Anal Cancer

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Early Detection, Diagnosis, and Staging TOPICS

Can anal cancer be found early?

Many anal cancers can be found early in the course of the disease. Early anal cancers often have signs and symptoms that lead people to see a doctor. Unfortunately, some anal cancers may not cause symptoms until they reach an advanced stage. Other anal cancers can cause symptoms like those of diseases other than cancer. This may delay their diagnosis.

Anal cancers develop in a part of the digestive tract that your doctor can easily see and reach. A digital rectal exam (DRE) can find some cases of anal cancer early. In this exam, the doctor inserts a gloved, lubricated finger into the anus to feel for unusual lumps or growths. This test is sometimes used to look for prostate cancer in men (because the prostate gland can be felt through the rectum). The rectal exam is also done routinely as part of a pelvic exam on women.

The odds that anal cancer can be found early depend on the location and type of the cancer. Cancers that begin higher up in the anal canal are less likely to cause symptoms and be found early. Anal melanomas tend to spread earlier than other cancers, making it harder to diagnose them early.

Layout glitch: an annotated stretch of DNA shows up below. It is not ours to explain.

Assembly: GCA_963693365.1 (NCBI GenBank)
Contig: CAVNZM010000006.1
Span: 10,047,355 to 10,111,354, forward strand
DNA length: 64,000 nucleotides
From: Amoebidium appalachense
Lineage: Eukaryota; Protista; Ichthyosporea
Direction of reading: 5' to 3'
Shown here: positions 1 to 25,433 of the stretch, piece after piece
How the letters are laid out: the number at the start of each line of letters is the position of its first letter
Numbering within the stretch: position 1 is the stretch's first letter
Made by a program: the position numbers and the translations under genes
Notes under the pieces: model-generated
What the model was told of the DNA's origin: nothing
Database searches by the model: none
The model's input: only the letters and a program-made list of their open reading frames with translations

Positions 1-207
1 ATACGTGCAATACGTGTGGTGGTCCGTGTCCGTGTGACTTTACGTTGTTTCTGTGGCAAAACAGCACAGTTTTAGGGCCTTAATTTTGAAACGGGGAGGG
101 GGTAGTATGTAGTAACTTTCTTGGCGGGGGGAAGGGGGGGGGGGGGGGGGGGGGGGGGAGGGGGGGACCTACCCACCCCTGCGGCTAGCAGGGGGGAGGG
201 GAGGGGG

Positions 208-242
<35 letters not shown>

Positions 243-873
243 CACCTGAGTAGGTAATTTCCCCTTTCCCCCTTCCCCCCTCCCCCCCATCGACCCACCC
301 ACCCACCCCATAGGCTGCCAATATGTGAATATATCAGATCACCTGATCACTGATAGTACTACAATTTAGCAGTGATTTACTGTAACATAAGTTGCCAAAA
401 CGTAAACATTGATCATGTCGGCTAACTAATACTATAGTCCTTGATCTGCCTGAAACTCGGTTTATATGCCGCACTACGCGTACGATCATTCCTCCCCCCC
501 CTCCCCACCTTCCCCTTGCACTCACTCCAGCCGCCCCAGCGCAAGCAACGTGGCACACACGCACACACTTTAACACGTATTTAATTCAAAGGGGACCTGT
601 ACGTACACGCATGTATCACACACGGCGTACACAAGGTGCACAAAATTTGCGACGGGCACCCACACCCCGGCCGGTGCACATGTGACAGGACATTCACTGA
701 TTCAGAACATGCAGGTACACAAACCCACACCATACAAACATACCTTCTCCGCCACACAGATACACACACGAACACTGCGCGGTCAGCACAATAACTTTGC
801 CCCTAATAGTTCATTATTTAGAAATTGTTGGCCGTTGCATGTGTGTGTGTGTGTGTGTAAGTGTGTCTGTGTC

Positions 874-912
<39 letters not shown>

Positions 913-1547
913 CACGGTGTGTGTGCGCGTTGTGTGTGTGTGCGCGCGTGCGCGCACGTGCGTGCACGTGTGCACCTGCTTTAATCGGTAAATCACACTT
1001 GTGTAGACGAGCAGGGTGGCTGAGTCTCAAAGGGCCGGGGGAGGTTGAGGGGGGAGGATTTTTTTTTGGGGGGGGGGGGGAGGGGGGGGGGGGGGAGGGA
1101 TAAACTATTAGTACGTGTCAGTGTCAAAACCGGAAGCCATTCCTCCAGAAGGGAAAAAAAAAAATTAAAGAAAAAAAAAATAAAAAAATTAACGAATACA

Screening in people at high risk

Looking for a disease like cancer in someone with no symptoms is called screening. The goal of screening is to find cancer at an early stage, when treatment is likely to be most helpful. Anal cancer is not common in the United States, so screening the general public for anal cancer is not widely recommended at this time.

Still, some people at increased risk for anal intraepithelial neoplasia (AIN, a potentially pre-cancerous condition) and anal cancer might benefit from screening. This includes men who have sex with men (regardless of HIV status), women who have had cervical cancer or vulvar cancer, anyone who is HIV-positive, and anyone who has received an organ transplant. Some experts also recommend screening for anyone with a history of anal warts.

For these people, some experts recommend screening with regular DREs and anal cytology testing (also known as an anal Pap test or anal Pap smear because it is much like a Pap test for cervical cancer). For an anal Pap test, the anal lining is swabbed, and cells that come off on the swab are looked at under the microscope.

The anal Pap test has not been studied enough to know how often it should be done, or if it actually reduces the risk of anal cancer by catching AIN early. Some experts recommend that the test be done every year in men who have sex with men who are HIV-positive, and every 2 to 3 years if the men are HIV-negative. But there is no widespread agreement on the best screening schedule, or even exactly which groups of people can benefit from screening.

Patients with positive results on an anal Pap test should be referred for a biopsy. If AIN is found on the biopsy, it might need to be treated (especially if it is high-grade).


Last Medical Review: 04/09/2014
Last Revised: 05/02/2014